By Nicole MacKee
Long-term gluten intake is not associated with coronary heart disease (CHD) risk in adults without coeliac disease, say researchers, but they also warn that gluten avoidance may result in people missing the cardioprotective benefits of whole grains.
In a prospective cohort study spanning 26 years, researchers analysed the gluten intake and development of incident CHD in 64,714 women in the Nurses’ Health Study, and 45,303 men in the Health Professionals Follow-Up Study.
Study participants completed a detailed food frequency questionnaire in 1986, which was updated every four years until 2010. They were followed up from baseline until CHD developed, death or the end of 2012.
The research, which was published in the BMJ, found that after adjustment for other known cardiovascular risk factors, gluten intake was not associated with overall CHD, nonfatal myocardial infarction or fatal myocardial infarction.
In further analysis, the researchers found a significant inverse relationship between estimated gluten intake and CHD after adjusting for refined grain intake (with whole grains making up the variance in gluten intake). They noted, however, that the absolute risk difference was modest, with just 75 additional CHD events per 100,000 person years when comparing the lowest with the highest gluten intake quintiles.
‘These findings underscore the potential that people who severely restrict gluten intake may also significantly limit their intake of whole grains,’ the researchers wrote.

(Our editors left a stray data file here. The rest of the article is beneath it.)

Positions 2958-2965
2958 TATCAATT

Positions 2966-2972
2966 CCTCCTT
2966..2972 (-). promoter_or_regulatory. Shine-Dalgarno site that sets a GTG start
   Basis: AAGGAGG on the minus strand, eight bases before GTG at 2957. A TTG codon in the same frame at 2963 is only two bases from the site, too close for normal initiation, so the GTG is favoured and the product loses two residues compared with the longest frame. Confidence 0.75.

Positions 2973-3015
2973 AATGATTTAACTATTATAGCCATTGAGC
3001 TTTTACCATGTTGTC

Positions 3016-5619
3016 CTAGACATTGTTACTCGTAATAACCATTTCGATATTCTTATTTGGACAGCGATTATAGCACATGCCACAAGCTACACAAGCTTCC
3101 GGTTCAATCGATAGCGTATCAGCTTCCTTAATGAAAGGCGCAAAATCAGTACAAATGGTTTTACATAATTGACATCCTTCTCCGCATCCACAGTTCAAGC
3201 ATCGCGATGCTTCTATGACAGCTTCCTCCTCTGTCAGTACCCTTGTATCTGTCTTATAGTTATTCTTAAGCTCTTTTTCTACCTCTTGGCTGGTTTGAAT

Professor Peter Clifton, Professor of Nutrition at the University of South Australia in Adelaide, said the findings highlighted the importance of a healthy fibre source for people who avoid gluten.
‘People on gluten-free diets need to make sure they get a good source of fibre and take in plenty of fruit and vegetables, and reduce intake of trans fat, red meat and processed meat – all the things that are associated with heart disease,’ Professor Clifton told Medicine Today.
He said the variety of gluten-free products available over the study period was limited and those available were often ‘terrible’, in contrast to the wide range of healthy gluten-free products available today.
‘Lots of people who don’t have coeliac disease say they feel better avoiding wheat for whatever reason,’ Professor Clifton said, adding that it was important to exclude coeliac disease in these people.
‘If someone wants to avoid gluten because they feel better – I think that’s fine, providing they have a healthy cardioprotective diet in general.’
BMJ 2017; 357: j1892. doi: 10.1136/bmj.j1892.
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